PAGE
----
Yes, drought is heartbreaking, this drought is terrible in parts and many farmers and rural communities are doing it very hard indeed – but there’s also a whiff of the pork barrel about the government’s rush to throw half a billion dollars at the bush when farm prices are booming and farm management deposits are fat.
One of the criticisms made of farm aid is that it props up farmers who don’t have viable businesses.
Barnaby Joyce, a rural accountant by previous trade, has copped flak for suggesting a farmer who hasn’t made a profit for a decade would be better off selling up.
And here’s the paradox: it’s a good time to be selling.
Farm prices are holding up despite the drought and after booming for several years.
While farmers have been forced to sell off cattle and sheep as the drought bites, fewer rural properties have come onto the market on the east coast, supporting prices.
Rural Bank’s annual Australian Farmland Values report found the median price of Queensland hectares jumped 15.7 per cent last year while New South Wales was up 9.6 per cent, Victoria 14.1 per cent, South Australia 17 per cent and Western Australia a more modest 3.8 per cent.
And, while it’s not part of the drought story, it’s worth mentioning prices in the top end of the Northern Territory soared 60 per cent and the NT cattle regions were up 41 per cent.
Rabobank’s July Australian Agricultural Land Price Outlook expected land price growth to slow over the next 18 months, especially in the eastern states, but not fall.
The report said agricultural land prices had been “on fire” for the past two years, topping off five years averaging seven per cent compound annual growth.
The report’s author, agricultural analyst Wes Lefroy, said there has been a divergence in the market between the areas affected by drought and those with better rainfall.
“While ongoing strong demand for agricultural land has continued to accelerate price growth in Western and South Australia, in the drought-affected eastern states, a shortage of properties on the market has primarily been supporting price growth,” he said.
“Many would-be sellers in these areas have chosen to hold on to land until conditions improve and this has effectively created a ‘liquidity squeeze’ in the agricultural land market in those regions.”
Mr Lefroy thinks some potential vendors will start to lose patience with riding out the drought and the number of properties on the market will increase.
“That said, across the board, a fall in agricultural land prices is considered unlikely, with farmers’ balance sheets remaining generally strong across most sectors and regions, and with support from a number of macro-economic factors.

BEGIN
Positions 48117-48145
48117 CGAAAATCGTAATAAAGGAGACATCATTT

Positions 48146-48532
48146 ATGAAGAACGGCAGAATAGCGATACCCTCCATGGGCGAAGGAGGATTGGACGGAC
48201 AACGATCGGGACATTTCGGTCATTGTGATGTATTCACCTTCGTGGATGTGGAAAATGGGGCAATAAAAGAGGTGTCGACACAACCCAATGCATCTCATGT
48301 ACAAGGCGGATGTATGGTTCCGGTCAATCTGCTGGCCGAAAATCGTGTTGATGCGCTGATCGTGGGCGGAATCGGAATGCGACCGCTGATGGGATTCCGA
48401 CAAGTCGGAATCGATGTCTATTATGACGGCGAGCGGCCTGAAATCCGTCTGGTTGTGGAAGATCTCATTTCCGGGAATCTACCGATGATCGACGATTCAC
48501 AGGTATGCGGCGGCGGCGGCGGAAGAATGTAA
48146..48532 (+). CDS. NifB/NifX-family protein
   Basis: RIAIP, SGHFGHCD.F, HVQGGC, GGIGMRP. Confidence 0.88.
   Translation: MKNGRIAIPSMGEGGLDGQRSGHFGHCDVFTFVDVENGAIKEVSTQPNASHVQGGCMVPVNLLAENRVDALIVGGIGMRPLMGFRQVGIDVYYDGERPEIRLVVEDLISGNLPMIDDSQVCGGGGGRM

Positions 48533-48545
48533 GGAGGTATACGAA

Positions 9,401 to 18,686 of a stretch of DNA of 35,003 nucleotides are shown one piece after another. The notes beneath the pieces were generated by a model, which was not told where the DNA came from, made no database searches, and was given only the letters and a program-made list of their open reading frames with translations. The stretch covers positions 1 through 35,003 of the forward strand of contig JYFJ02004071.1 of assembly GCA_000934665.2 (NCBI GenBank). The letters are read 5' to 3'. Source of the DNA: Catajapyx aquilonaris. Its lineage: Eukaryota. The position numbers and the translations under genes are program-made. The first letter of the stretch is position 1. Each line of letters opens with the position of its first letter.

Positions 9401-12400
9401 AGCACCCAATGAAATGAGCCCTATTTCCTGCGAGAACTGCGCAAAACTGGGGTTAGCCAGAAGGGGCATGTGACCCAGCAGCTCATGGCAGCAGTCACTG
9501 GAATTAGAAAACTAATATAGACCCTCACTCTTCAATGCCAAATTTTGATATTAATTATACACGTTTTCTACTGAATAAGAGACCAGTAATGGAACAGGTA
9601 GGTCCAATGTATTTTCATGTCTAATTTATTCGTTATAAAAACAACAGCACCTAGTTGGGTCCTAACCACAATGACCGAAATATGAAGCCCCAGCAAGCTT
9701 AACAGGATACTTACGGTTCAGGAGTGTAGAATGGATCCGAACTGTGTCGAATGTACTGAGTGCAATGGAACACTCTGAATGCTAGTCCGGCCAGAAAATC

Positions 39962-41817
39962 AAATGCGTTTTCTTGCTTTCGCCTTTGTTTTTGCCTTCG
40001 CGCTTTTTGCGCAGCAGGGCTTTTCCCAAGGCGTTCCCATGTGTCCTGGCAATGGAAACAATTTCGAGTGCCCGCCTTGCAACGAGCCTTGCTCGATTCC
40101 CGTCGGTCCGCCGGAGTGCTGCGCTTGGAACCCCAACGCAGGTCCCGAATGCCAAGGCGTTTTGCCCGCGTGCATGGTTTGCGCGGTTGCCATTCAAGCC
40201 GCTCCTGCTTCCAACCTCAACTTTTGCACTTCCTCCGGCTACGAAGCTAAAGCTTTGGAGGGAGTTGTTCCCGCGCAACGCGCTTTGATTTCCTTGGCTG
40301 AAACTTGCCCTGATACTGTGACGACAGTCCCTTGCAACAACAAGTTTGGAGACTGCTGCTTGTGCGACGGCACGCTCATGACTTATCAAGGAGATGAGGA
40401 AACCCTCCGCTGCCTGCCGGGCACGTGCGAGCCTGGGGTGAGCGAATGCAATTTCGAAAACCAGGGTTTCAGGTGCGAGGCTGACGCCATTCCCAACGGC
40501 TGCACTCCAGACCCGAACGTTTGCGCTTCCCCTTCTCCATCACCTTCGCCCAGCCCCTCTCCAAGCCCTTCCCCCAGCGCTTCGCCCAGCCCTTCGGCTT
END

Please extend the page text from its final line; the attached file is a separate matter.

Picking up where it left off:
“These include a low and falling cost of funds, a weak and falling currency and a favourable price outlook for most commodities.”
A spot check with a mate at the coal face – or the dust bowl – of Queensland and New South Wales rural values found prices are holding up and are expected to rise again when the drought breaks.
He said the big story of global protein demand continues to run, helped along at present by the swine flu outbreak.
The government is now promising even cheaper money for farmers sitting on net assets worth millions of dollars, money that is likely to mean fewer properties come onto the market.
The latest ramping up of “don’t call it welfare” for the rural sector includes interest-free loans for two years followed by interest-only payments for another three years.
That’s part of a half-billion-dollar package that includes help for rural non-farm businesses and extra money for shire councils.
The political parties are competing to be seen to be the most caring about the bush.
Cynical souls might suggest the care for the National Party has been heightened by the inroads One Nation has made in its base.
As previously reported here, another paradox amidst the genuine hard luck stories is that farm management deposits (FMDs) were at record highs in September.
FMDs allow farmers to sock away pre-tax cash in good seasons and use it in bad times, whereupon the withdrawals are taxed as income. Of course, if a business is losing money, no tax is paid on the withdrawals.
And underlying the latest cash splash is a conundrum for the government:
If climate change isn’t the issue with this drought, if it’s a natural phenomenon, why are farmers left to manage their businesses to cope with it?
But if climate change is an issue, making this drought not a normal part of farming business, why isn’t the government doing anything serious about that?